In a gut-churning violent crime in 1997, an Ohio man violently assaulted his girlfriend for trying to end their relationship. He knocked her down on the pavement and stomped on her head with his boot-clad feet. The kicking caused brain damage, and since the attack the woman lived in at least six nursing homes until her death in August 2009. Her death led to the assaulter's indictment on one count of homicide in December 2010.
However the man has defended himself by alleging that it is not the assault, but that hospital malpractice is to blame for the woman's death.
The assistant county prosecutor ascribed the woman's untimely demise to "the defendant severely kick[ing] her head in" whereas counsel for the defense identified the cause as being "likely medical malpractice."
Because of the legal position taken by the man and his counsel, they are trying to retain a high-profile forensic pathologist as an expert witness. This move is opposed by the prosecution because the pathologist's high fees would need to be paid by the taxpayer-funded court system as the defendant is broke.
Not long after the crime the man had pled guilty to one count of attempted murder and been given an eight-year sentence. As unforgivable as the man's crime is, the fact remains that the law must be applied evenly and equally.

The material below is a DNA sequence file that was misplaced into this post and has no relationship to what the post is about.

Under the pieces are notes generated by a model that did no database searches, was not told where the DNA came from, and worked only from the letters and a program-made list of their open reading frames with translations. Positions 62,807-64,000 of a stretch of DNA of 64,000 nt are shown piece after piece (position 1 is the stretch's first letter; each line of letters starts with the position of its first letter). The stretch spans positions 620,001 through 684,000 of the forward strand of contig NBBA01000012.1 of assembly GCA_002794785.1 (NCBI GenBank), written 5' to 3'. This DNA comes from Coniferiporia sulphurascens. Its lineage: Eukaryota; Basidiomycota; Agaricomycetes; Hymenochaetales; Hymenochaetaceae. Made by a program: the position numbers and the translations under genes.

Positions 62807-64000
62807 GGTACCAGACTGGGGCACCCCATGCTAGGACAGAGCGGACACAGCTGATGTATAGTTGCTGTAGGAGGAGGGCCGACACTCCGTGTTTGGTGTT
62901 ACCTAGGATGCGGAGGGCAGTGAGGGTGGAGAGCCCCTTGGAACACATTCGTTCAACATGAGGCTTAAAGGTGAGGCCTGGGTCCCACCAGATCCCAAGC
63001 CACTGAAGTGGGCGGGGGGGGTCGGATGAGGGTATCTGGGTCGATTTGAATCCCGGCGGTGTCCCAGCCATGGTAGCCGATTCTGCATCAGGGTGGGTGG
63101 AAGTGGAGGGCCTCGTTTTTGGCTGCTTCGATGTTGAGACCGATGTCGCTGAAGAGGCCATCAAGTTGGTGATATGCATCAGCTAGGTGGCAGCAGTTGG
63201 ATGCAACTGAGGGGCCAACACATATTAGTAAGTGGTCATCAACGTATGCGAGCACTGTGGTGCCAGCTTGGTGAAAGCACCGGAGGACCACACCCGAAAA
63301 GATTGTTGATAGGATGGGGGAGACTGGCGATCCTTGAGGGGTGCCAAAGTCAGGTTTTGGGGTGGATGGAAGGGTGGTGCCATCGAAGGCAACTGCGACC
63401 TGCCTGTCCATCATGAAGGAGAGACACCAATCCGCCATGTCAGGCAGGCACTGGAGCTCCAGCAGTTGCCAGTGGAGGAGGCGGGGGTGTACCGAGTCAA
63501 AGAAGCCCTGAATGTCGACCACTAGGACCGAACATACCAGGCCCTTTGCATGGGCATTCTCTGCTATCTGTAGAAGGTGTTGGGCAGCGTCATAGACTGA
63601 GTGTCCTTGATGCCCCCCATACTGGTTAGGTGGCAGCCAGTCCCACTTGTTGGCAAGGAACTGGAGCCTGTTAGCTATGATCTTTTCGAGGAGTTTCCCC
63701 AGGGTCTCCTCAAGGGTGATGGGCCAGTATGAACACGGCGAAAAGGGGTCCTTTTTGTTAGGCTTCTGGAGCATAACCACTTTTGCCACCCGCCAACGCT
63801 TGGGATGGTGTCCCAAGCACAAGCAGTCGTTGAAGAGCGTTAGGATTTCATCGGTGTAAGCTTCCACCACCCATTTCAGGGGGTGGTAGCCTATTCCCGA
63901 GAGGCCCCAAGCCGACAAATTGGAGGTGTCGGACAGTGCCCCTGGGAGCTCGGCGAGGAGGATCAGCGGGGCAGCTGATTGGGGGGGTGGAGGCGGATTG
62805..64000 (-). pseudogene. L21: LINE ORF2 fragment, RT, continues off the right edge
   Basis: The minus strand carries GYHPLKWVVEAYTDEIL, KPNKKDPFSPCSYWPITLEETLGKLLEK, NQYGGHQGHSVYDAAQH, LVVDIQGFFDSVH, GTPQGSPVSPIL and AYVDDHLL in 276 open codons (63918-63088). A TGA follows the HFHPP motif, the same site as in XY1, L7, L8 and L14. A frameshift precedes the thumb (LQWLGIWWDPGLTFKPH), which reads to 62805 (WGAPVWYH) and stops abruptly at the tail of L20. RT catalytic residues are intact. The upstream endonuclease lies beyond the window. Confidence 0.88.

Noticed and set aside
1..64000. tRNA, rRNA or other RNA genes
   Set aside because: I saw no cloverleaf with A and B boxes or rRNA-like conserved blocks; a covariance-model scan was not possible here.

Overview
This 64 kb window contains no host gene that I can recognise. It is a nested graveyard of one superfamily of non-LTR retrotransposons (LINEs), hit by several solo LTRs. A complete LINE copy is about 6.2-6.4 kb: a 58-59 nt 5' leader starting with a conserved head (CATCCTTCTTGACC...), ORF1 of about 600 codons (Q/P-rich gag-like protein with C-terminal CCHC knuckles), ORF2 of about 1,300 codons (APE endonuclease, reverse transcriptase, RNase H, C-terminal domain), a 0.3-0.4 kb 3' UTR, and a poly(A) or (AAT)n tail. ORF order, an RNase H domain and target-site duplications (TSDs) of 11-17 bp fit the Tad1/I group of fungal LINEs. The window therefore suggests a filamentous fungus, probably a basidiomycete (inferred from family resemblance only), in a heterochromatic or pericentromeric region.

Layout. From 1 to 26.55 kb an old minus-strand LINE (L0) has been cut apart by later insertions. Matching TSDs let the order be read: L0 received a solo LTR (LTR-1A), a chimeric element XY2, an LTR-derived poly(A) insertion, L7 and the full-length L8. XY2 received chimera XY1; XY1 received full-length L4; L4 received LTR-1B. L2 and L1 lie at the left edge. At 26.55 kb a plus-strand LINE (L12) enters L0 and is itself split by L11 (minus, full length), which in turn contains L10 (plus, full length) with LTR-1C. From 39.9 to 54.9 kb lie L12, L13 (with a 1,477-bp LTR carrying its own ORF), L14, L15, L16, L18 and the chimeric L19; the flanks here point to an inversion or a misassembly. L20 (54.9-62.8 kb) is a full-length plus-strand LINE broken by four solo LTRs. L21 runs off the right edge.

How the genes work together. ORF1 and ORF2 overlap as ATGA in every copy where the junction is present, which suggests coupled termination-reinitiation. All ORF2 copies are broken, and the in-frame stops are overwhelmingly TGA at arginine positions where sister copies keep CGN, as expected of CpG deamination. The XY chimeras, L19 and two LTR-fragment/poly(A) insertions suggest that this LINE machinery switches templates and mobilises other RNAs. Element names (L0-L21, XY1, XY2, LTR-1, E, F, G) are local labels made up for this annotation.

Ohio sees its fair share of hospital mistakes or nursing errors. So, it is not beyond the realms of possibility that these may have been the proximate cause of the woman's demise.
Attorneys who specialize in medical malpractice are highly educated in the medical aspects of the law and sometimes ferret out a small but crucial error that snowballed into a person's iatrogenic death. Anyone who needs to dig into the truth behind a mysterious or unexplained death in a hospital or nursing home may be well served by retaining a medical malpractice lawyer.
Source: The Dayton Daily News, "Decision on expert witness from Anthony trial could take weeks," Lou Grieco, Sept. 6, 2011